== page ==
However, the prolonged 24 hour non-stop curfew and accompanying lockdown are also becoming more difficult for daily income earning sections of the population to cope with. The pressure will be mounting on the government to bring an end to the curfew which has been at the heart of its COVID mitigation strategy. There is economic pressure coming from both affected individuals and corporates. The government has been able to provide recipients of poor relief via the Samurdhi programme with a financial grant of Rs 10,000. But there are many others who have become equally poor if not poorer on account of their inability to go out and earn their daily incomes. They are not recipients of government aid in any systematic manner.
The pressure on the government is also coming from the corporate sector. Big business companies have slashed the incomes of their employees by significant amounts that vary from 25 to up to 60 percent in some cases. Smaller business companies without reserves and without cash flows have found themselves unable to pay their employees at all, with the employees helpless to raise objection as they are housebound due to the 24 hour curfew. They would want the government to end the lockdown which would enable them to get back to their regular commercial activities. However, economic pressure is not the only reason why the government will wish to bring the regime of 24 hour curfew and lockdown to an end.
The government has a political motivation to declare a quick victory over the COVID virus. This is on account of its interest in holding general elections without further delay. With each passing week, as the economy weakens, and prices rise, public opinion can shift against the government. Prices are bound to rise steeply in the months ahead as the rupee weakens against the dollar, as it already has, and imports become more costly. The growth rate of the economy is anticipated to be negative with the World Bank predicting a recession for the country of up to 3 percent of GDP in common with other South Asian countries. The downturn in the economy will be largely for reasons outside the control of the government, such as the large scale cancellation of orders from foreign buyers that is severely impacting on Sri Lankan export companies.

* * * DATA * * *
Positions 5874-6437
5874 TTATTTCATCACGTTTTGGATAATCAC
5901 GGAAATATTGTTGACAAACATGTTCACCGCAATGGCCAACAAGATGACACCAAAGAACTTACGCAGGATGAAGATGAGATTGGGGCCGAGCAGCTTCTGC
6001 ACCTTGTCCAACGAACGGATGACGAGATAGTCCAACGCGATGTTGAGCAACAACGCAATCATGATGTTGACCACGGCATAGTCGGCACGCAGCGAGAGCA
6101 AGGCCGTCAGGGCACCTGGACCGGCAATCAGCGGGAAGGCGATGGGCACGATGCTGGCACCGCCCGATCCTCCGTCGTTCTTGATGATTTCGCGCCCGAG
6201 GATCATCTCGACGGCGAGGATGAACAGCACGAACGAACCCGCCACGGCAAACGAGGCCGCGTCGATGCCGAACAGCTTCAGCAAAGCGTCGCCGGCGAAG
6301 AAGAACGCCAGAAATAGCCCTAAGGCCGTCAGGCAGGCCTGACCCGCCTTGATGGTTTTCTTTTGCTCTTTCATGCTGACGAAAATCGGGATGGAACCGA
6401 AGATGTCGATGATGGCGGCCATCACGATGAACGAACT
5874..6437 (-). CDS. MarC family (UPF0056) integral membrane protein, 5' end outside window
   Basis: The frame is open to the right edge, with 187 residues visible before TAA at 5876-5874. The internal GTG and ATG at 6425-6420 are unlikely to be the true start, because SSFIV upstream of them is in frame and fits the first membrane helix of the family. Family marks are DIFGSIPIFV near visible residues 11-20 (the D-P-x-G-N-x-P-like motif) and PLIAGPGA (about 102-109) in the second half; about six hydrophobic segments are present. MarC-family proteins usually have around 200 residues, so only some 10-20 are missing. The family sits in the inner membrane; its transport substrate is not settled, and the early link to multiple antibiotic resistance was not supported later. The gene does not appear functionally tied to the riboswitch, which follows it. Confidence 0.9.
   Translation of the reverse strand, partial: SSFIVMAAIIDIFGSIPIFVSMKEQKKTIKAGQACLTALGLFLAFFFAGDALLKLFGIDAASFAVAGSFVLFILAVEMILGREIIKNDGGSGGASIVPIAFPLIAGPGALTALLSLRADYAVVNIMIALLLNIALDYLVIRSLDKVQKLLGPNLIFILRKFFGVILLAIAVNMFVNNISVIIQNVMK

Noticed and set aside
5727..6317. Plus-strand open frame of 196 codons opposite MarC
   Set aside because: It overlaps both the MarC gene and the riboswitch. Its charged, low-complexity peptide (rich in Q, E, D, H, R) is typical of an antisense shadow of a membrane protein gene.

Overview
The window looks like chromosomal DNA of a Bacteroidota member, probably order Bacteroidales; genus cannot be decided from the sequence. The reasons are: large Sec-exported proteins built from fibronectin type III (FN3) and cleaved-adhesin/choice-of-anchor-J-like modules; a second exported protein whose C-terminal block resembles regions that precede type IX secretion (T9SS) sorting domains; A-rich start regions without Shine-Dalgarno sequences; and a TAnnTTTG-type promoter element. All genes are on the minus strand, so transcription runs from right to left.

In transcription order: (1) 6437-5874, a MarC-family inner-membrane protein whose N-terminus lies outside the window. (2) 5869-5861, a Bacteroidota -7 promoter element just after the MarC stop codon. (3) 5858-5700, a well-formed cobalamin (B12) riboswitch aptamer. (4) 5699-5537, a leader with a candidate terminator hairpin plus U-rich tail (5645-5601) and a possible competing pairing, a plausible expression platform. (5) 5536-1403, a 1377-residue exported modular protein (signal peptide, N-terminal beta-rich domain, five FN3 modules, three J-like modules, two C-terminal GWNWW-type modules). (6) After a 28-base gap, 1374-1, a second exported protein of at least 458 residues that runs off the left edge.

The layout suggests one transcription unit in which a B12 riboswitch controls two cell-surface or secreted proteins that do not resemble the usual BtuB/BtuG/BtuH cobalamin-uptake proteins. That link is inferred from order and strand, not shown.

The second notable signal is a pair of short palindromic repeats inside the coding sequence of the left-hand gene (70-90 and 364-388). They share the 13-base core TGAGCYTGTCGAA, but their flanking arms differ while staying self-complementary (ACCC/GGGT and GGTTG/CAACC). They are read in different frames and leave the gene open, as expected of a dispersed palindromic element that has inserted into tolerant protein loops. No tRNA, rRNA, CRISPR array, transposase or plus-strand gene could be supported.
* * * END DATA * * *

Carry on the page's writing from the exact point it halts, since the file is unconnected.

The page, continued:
The government’s desire to declare early victory over the COVID virus is being contested by those in the medical profession who have been among its supporters in recent times. One of the unexpected conflicts of the present time is the one between the state sector doctors represented in the GMOA who are in the front line of the battle against the COVID virus and the Ministry of Health. The latter, led by the Minister of Health are claiming that the COVID crisis is under control. The minister was reported in the state media to have said that “by April 19 all possible COVID patients in Sri Lanka will appear and the people who had it without any symptoms or with mild symptoms will be completely recovered. All we, Sri Lankans need to do is stay at home without going out until April 19. The country can then be saved from COVID-19…”
The GMOA can hardly be said to be an anti-government group, as its leadership campaigned vigorously on behalf of the president during last year’s presidential election. However, the stance they are now taking in the public interest is contradictory to the political strategy of the government, which appears to be to conduct the general elections as early as possible. Instead of prematurely declaring victory over the COVID virus, the GMOA has been asking for intensified approach to be taken to contain the virus, including more testing and preventing free movement of people across districts. But the dilemma for the government is that the longer delays holding the elections, the worse the economic crisis is likely to get. It will require the global economic situation to improve before the economic situation within the country can improve.